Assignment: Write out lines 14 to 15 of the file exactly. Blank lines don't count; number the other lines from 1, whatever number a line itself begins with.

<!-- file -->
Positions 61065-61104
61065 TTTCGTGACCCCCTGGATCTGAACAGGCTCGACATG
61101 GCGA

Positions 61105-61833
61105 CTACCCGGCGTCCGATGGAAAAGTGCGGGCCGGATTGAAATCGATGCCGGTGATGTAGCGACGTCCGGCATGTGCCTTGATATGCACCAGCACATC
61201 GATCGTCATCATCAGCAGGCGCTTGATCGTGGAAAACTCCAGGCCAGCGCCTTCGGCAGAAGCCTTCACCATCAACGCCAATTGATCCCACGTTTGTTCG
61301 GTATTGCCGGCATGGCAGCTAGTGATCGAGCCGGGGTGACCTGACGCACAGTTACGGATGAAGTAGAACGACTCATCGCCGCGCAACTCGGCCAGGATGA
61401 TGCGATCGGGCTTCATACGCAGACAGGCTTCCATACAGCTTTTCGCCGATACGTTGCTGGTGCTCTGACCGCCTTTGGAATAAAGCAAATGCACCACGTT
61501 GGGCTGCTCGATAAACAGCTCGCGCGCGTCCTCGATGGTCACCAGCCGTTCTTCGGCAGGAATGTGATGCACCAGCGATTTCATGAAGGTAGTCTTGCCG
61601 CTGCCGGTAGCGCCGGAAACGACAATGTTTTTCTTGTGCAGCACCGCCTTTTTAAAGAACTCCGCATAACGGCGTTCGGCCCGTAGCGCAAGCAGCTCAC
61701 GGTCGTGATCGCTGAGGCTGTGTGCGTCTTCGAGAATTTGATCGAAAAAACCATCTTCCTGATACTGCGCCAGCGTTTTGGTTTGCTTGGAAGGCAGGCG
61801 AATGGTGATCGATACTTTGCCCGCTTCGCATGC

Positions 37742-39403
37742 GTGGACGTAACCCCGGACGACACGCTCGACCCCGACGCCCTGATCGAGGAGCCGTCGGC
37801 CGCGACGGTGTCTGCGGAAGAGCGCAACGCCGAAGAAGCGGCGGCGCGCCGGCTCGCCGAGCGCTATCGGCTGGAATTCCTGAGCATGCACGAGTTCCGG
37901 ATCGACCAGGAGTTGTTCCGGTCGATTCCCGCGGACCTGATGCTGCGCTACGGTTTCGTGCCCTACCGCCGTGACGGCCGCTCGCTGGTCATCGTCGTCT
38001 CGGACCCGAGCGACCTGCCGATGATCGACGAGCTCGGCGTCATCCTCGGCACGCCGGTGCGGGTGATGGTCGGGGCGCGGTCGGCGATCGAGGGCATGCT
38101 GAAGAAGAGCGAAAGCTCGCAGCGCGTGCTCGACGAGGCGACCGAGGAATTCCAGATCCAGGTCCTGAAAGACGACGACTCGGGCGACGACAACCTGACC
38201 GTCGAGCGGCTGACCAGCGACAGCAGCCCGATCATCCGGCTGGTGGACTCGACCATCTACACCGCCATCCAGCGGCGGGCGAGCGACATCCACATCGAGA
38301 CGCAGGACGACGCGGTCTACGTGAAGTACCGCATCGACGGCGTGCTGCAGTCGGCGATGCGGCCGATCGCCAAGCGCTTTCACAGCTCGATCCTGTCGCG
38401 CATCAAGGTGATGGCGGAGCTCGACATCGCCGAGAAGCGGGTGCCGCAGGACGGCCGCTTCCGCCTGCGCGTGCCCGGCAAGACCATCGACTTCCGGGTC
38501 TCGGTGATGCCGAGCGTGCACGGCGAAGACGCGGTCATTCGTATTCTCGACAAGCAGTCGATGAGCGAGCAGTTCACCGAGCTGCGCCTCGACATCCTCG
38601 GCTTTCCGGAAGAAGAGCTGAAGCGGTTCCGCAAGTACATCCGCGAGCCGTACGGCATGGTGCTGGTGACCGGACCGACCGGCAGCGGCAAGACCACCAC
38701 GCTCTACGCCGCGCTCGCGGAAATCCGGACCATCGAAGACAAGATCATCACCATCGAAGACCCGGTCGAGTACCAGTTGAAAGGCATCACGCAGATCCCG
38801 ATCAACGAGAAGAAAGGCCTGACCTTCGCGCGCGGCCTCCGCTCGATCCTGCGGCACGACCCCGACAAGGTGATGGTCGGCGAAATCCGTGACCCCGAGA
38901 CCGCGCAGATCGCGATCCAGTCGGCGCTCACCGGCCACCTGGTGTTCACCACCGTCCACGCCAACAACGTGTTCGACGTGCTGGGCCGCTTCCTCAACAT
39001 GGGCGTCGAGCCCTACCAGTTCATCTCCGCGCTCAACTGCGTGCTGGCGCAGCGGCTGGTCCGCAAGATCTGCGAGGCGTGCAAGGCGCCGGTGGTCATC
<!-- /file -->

37742 GTGGACGTAACCCCGGACGACACGCTCGACCCCGACGCCCTGATCGAGGAGCCGTCGGC
37801 CGCGACGGTGTCTGCGGAAGAGCGCAACGCCGAAGAAGCGGCGGCGCGCCGGCTCGCCGAGCGCTATCGGCTGGAATTCCTGAGCATGCACGAGTTCCGG